Tagata Pasifika

The Pacific voice on
New Zealand television
since 1987

Tagata Pasifika

The Pacific voice on
New Zealand television
since 1987

Matangi Fou helps prepare Pasifika for the jobs of the future

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Grace Fiavaai | Reporter

How Pacific people can better adapt to the changing needs of the labour market is behind a series of initiatives known collectively as Matangi Fou.

Research shows Pacific peoples are estimated to make up one-third of Auckland’s total workforce by 2026 but 59% of Auckland’s Pacific workforce are in lower-skilled occupations.

Pacific peoples in Auckland are overrepresented in jobs such as labourers, machinery operators, cleaners, and container fillers and are underrepresented in managerial and professional roles.

And a new report, Pacific Peoples and the Future of Work, looks at the current perspectives of Pacific communities in South Auckland about jobs of the future through the Matangi Fou Initiative.

This partners Pacific communities and business leaders with community group The Cause Collective, to deliver a set of initiatives to support the Future of Work.  It is part of the Alo Vaka – Auckland Pacific Skill Shift initiative in partnership with MBIE (Ministry of Business Innovation & Employment).

The group’s economic development Lead, Peter Cordtz, says improving the outlook and prospects for Pacific peoples in the workforce is not just an equity issue, it’s an economic imperative and adds that there are two underlying causes that contribute to the overall problem.

“We found that the employers or businesses only do what is necessary and sufficient right now and that workers are not aware of how future jobs relate to their current reality.

“This report seeks to amplify the voices of Pacific communities in South Auckland to help inform the government to include Pacific peoples in the early planning and design of the Future of Work in Aotearoa New Zealand, “ Cordtz says.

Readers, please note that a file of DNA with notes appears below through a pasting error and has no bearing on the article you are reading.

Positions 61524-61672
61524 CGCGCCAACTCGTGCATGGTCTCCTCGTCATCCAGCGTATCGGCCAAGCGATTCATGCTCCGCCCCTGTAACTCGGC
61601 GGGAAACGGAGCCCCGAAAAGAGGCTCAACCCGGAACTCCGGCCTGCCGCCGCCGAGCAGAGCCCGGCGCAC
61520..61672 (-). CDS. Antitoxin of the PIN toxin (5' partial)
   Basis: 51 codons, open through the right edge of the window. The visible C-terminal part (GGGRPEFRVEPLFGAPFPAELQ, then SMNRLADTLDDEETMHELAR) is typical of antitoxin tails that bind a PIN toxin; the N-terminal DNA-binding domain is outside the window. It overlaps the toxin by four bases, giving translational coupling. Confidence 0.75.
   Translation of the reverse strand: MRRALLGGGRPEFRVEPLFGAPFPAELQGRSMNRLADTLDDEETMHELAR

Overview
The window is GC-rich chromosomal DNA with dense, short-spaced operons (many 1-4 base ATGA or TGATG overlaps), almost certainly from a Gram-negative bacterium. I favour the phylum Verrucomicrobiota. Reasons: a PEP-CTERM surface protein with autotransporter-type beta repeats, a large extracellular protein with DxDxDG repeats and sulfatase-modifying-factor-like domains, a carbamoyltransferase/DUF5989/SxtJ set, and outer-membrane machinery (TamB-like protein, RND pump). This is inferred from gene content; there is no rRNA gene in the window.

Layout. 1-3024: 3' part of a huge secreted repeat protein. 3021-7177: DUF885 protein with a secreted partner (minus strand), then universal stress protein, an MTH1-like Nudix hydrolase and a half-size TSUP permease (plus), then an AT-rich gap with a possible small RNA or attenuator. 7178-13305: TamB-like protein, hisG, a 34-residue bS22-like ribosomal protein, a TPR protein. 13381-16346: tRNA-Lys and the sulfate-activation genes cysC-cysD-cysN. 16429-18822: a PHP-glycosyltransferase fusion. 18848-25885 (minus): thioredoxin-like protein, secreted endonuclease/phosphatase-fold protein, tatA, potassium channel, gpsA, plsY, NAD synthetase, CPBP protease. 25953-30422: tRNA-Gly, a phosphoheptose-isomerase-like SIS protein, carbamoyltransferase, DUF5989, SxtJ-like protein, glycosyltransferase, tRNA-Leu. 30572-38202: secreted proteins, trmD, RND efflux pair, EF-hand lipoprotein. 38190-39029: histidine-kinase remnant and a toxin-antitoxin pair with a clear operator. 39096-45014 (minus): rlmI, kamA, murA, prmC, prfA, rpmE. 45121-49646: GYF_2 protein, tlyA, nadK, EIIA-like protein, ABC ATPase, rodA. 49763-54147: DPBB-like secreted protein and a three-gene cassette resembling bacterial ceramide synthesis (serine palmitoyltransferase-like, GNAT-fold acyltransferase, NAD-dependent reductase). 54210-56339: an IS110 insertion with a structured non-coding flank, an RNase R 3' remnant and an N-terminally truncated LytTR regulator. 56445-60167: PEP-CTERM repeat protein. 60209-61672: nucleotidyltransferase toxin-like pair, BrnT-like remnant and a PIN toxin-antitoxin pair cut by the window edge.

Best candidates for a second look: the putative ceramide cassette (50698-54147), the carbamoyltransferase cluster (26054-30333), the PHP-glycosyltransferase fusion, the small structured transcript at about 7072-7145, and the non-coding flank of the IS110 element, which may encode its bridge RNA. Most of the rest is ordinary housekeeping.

Matangi Fou is embracing transformation through initiatives like the BOSS Young Entrepreneurs programme which has been delivered to over 300 young people, aged 16-30 who are thinking about starting the journey to entrepreneurship.

Kenneth Feomaia who is a participant of the BOSS program says it has helped him to upskill and learn how to better run his business.

“Matangi Fou has helped me in my own business expanding my own knowledge learning new stuff that can help me help my business grow.” says Feomaia

Another programme under the Matangi Fou is the micro-credential course which is an  in-work and community training programme offered by The Cause Collective on financial and digital literacy. 

Reverend Ifalame Telsi, who is a pioneer of the programme says, when he heard of it, he shared the initiative with his community as he felt it was important for them to get ahead with the times.

“Now we are living in an age of technology. It’s like, if you don’t know how to use a computer, it’s like you don’t know how to read and write. So this is the pen and paper of nowadays.” he says.

The South Auckland Creative and Tech Hub (SACTH) and mobile hub were created from Matangi Fou’s initial design challenge with young people in South Auckland.  

SACTH is a gateway for young people to be inspired, access technology and upskill for future creative projects and employment opportunities in the creative and tech sector.  

Currently, only two-percent of the current industry is Pacific.

Jarred Eremiha, who is a participant of the SACTH program, says it has opened up opportunities to learn more about what technology can offer.

“It’s important we can use that traditional art and put it into tech and digitise it and show that way to the world,” says Eremiha

“It’s a fun, enjoyable way to put your own innovative way into tech and not just being all about computers, it’s more than that.” 

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